The second stanza goes on to use dramatic irony when depicting the harsh reality of their findings, through the use of “a legendary ocean” as the responder is aware that the ocean exists only in Sturt’s mind. The composer uses several devices such as; onomatopoeia in “rattle” and assonance found in “wicked gibber” to depict the unfavourable conditions discovered by Sturt during their plight for the inland sea. The concept of change in self is primarily depicted through the variation of tone used between the two stanzas.

The responder is shown the effects that reality can have on an individual’s dreams and hopes. The depiction of the boat significantly changes between the two stanzas; the first stanza depicts the boat with a positive tone emphasizing its importance, “a splendid wooden painted boat”. In contrast the second stanza depicts the boat to the responder as an “ancestral conoe”; this negative tone shows the change between reality and dreaming. The text “10 Things I Hate About You” is a modern adaptation of Shakespeare’s “The Taming of the Shrew”, presented as a logically structured film, composed by Gil Junger.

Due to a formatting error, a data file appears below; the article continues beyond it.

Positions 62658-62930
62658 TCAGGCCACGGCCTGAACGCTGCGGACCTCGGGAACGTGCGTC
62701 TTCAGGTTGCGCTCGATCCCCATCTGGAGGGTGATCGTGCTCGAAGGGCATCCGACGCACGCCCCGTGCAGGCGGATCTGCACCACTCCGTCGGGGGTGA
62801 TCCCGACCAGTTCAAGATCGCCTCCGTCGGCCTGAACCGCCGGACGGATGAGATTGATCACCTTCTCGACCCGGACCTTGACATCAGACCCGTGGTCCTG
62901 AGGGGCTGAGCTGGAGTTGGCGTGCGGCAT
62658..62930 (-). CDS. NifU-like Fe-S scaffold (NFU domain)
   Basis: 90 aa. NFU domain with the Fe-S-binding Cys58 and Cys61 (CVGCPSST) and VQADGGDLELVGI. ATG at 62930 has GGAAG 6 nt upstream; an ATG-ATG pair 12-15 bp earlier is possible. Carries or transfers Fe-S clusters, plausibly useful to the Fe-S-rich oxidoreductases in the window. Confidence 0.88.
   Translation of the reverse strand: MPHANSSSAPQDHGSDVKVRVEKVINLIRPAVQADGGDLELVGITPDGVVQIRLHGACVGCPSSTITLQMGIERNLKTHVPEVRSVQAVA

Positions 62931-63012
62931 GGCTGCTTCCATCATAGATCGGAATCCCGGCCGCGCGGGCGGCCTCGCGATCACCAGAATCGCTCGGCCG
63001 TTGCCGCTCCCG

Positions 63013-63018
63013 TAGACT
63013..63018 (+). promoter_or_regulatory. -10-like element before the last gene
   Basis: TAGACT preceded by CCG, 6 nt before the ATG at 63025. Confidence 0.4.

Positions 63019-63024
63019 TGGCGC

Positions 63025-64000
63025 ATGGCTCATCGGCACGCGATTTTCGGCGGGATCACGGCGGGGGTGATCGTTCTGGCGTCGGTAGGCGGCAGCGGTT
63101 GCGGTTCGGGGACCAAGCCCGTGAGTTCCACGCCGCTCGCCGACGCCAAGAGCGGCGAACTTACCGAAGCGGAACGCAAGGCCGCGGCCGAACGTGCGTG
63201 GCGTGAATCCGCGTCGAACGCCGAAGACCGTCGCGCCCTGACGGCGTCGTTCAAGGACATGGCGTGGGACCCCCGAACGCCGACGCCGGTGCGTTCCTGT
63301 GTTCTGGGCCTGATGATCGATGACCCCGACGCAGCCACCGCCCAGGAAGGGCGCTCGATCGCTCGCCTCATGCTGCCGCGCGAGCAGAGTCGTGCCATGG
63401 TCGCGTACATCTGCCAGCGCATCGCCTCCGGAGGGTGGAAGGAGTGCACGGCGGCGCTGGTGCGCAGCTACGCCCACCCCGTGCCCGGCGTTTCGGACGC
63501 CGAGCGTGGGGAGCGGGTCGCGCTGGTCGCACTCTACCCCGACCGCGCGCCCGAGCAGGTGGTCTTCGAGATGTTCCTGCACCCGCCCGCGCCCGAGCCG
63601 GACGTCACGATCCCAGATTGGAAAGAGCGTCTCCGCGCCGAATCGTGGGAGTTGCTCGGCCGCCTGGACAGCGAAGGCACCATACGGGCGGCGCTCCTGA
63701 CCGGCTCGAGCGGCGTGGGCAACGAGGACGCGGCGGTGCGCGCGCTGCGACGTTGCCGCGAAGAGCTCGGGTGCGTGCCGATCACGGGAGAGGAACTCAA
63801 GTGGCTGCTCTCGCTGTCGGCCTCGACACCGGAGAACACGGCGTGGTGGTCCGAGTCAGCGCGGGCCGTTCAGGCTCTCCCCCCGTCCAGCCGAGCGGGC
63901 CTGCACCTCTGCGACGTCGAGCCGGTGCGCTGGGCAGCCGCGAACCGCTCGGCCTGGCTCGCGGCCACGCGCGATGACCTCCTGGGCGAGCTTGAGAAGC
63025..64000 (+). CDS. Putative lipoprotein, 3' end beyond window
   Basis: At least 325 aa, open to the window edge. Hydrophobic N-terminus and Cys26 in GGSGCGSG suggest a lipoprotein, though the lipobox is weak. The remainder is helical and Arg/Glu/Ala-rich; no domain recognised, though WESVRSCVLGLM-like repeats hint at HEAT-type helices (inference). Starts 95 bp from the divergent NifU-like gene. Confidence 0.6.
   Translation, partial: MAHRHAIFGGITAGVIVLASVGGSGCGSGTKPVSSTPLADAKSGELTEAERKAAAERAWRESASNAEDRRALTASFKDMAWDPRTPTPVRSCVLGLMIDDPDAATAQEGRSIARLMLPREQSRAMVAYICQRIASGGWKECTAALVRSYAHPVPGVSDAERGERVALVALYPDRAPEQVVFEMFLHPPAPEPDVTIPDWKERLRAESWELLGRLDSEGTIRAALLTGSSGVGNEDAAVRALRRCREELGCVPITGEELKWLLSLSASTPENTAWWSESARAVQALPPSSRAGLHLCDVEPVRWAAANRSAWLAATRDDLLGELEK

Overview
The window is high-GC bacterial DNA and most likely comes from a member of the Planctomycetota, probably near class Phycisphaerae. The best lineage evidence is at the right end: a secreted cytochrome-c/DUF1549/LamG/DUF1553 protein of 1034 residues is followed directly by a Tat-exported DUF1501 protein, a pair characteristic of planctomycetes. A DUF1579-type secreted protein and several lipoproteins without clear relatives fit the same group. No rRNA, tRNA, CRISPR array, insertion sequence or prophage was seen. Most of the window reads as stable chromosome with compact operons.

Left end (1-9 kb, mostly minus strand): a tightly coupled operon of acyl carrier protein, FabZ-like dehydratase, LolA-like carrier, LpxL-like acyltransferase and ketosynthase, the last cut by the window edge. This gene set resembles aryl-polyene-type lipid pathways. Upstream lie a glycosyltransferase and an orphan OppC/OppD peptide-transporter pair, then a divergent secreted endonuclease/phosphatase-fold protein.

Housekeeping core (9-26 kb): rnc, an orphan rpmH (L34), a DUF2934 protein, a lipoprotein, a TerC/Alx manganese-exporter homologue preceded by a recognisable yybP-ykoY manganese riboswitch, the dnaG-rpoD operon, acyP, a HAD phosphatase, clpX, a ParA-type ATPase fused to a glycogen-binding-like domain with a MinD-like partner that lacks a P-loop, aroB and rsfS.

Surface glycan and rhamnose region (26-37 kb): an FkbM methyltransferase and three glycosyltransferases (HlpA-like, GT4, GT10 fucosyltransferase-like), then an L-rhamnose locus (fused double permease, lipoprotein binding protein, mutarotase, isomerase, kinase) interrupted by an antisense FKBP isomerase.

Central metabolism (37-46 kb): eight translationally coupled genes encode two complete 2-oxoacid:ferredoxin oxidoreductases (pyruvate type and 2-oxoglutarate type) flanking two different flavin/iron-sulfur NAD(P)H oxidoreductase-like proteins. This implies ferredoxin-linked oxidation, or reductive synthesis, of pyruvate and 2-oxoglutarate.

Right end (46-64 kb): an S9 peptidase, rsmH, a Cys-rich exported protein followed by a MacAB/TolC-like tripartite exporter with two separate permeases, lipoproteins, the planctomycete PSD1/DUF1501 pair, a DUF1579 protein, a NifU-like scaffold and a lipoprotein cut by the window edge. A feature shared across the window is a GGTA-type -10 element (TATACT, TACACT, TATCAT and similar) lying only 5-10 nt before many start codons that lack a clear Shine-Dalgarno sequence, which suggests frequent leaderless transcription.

Similar central themes, plots and characters, as well as the inclusion of the quote, “I burn, I pine, I perish” and the Shakespearean sonnet 141 quoted by the teacher during the film link the two texts. The composer through many of the different characters featuring in the text portrays change in self. Bianca transforms from a self-oriented, snobbish person, “can we focus on me for a second please! ” to someone who no longer cares about others opinions after she is confronted by Cameron, “Have you always been this selfish? ” Cameron also changes as a person as he no longer allows Bianca to dictate to him.